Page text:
a little bit later on in the program on this day when the family of amanda knox is celebrating, we want to remember the family of another victim in all of this, meredith kercher. that's coming up. matthew, thank you. i want to turn to drew given who is in amanda's home town seattle and jeffrey toobin and former l.a. deputy district attorney marcia clark author of the book "guilt by association." jeff, in your opinion, was this the correct verdict? >> absolutely. i mean, this was really a terrible case. there were two pieces of evidence against her. there was this confession that was clearly discombobulated and false and a piece of dna that was completely discredited, plus the real killer is in prison. rudy guede has all his dna, his blood at the scene and the prosecution of amanda knox and her boyfriend seemed inexplicable to me. >> a lot has hinged on dna evidence that was later reversed or later ruled basically useless. >> yeah, exactly. anderson, it's one of these
things that you look at. wow, why did nobody look at this at the time of trial? why did it get this far if it was this badly handled? we found it was. they have a different system there. at trial, unlike here, where we weed it out before we get to court. there it seemed as though they go to trial, then weed it out on appeal. here appeal is a very limited thing. they have a different balance. the bad news about that system is people go to prison and sit in jail waiting for an appeal that probably shouldn't be there. >> she already served four years. >> what made today so incredibly dramatic is in the italian system, the stakes were much higher than usual. the court could have increased her sentence. in an american appeal, you can't get a longer sentence. but the italian prosecutors asked for a life sentence. she was looking at anywhere between life and going home today. >> incredible. the pressure must have been extraordinary. drew, you're in in amanda knox's hometown of seattle. what are you hearing from friends and family and people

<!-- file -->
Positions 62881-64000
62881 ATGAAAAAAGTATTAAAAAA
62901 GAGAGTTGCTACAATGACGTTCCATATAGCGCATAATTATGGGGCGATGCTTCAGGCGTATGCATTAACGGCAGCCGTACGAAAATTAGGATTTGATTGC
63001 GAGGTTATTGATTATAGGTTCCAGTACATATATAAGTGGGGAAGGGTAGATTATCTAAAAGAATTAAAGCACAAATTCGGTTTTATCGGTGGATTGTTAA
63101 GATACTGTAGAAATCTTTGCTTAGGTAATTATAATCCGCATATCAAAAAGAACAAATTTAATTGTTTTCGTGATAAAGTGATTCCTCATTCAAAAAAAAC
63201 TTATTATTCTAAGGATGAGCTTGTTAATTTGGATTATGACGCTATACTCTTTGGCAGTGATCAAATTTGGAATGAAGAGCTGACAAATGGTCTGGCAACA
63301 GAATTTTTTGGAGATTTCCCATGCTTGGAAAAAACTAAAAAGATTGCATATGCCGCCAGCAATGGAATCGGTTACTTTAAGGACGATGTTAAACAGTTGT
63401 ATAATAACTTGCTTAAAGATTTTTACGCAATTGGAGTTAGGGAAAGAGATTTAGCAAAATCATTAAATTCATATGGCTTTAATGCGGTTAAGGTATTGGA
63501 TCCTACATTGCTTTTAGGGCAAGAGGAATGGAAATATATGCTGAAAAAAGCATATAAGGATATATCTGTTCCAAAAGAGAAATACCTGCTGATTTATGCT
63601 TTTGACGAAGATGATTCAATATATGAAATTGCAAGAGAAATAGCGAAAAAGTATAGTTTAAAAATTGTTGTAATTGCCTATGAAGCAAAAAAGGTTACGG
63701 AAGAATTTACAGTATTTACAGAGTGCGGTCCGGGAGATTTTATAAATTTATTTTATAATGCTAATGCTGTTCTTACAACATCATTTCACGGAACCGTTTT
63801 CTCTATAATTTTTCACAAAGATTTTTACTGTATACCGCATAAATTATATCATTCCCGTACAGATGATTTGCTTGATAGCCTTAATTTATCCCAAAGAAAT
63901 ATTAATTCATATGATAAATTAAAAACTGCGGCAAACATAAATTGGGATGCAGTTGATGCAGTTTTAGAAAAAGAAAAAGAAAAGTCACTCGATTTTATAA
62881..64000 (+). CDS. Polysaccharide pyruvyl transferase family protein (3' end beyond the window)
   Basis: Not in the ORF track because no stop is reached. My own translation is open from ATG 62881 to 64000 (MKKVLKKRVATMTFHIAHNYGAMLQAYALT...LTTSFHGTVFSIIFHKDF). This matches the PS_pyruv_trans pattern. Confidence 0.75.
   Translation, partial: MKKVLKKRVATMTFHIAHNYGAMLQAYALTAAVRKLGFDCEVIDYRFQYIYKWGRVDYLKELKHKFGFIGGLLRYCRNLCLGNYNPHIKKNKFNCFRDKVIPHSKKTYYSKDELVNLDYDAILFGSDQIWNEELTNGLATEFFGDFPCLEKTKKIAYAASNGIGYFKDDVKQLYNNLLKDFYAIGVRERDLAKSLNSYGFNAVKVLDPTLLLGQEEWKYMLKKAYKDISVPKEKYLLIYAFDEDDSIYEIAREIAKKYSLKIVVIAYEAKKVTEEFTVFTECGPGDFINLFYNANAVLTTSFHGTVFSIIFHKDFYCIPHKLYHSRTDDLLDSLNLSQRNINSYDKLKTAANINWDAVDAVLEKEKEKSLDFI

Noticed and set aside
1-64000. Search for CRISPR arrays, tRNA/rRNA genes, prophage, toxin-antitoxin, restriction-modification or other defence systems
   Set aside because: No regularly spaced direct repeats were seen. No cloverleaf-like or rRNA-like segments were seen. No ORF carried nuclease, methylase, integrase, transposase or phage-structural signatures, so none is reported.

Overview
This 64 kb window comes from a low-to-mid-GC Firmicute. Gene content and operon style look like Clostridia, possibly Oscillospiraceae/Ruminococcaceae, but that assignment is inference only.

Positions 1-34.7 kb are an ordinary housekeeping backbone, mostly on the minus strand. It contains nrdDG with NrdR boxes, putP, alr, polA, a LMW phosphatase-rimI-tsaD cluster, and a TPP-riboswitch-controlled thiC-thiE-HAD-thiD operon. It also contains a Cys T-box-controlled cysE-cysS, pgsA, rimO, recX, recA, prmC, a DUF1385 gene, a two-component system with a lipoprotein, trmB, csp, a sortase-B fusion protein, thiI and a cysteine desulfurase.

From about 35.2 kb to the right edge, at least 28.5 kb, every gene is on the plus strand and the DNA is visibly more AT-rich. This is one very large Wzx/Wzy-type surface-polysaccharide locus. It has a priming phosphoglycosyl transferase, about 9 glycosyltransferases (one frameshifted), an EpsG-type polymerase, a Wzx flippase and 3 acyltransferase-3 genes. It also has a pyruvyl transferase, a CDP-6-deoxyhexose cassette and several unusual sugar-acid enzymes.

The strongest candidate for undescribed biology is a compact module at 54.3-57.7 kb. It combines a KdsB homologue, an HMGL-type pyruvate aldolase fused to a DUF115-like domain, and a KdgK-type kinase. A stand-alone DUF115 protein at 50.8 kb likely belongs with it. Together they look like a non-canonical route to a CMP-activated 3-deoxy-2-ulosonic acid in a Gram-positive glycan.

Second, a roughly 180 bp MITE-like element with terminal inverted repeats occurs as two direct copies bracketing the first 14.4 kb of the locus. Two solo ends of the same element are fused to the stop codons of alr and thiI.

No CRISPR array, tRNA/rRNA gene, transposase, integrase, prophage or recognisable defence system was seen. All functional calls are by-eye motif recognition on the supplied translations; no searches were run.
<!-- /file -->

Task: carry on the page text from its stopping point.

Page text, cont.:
there? >> they're just elated that this nightmare is finally over. looking forward to her coming home, hopefully tomorrow. hoping to hear from her, although the family has told us in the past that they were going to let amanda knox to decide when and if she talks to the media. they'll concerned about the pressure she'll be under when she does get back to the states. >> interesting to watch the courtroom. seemed like chaos, seemed so disorganized compared to a u.s. courtroom. >> doesn't it? i was impressed by the same thing. people were just milling around. >> who are all these people and what are they doing? >> so crowded in there you could barely see here. they engulf her. >> i got a kick out of the crucifix behind the judge. that's not what you'd see in an american courtroom. >> are you surprised that she's still spending -- she's spending the night on italian soil? there was talk of her trying to get out right away. i don't know her access to planes.
>> she's probably getting out right away. she couldn't book the flight until she knew what the verdict was. maybe she is getting out as soon as she can. >> what's the expectation for the next 24 to 48 hours? do we know, is she going to return directly to seattle? >> that's the plan. the family had been talking about a big barbecue. she's a barbecue fan. her stepfather brought her barbecue when she was in that prison outside of perugia. that is the plan. but again, they say that amanda knox, even though this case is huge and even though she had access, that amanda really didn't know how big this case was internationally in scope, and they are very concerned about how she'll handle it. anderson, i just want to point out to your viewers, i sat down with this prosecutor, and to understand how it got to this point, have you to understand this man. in my interview, he was a guy who would step over the obvious path that the evidence led to and look for a conspiracy theories to explain how this evidence could fit into his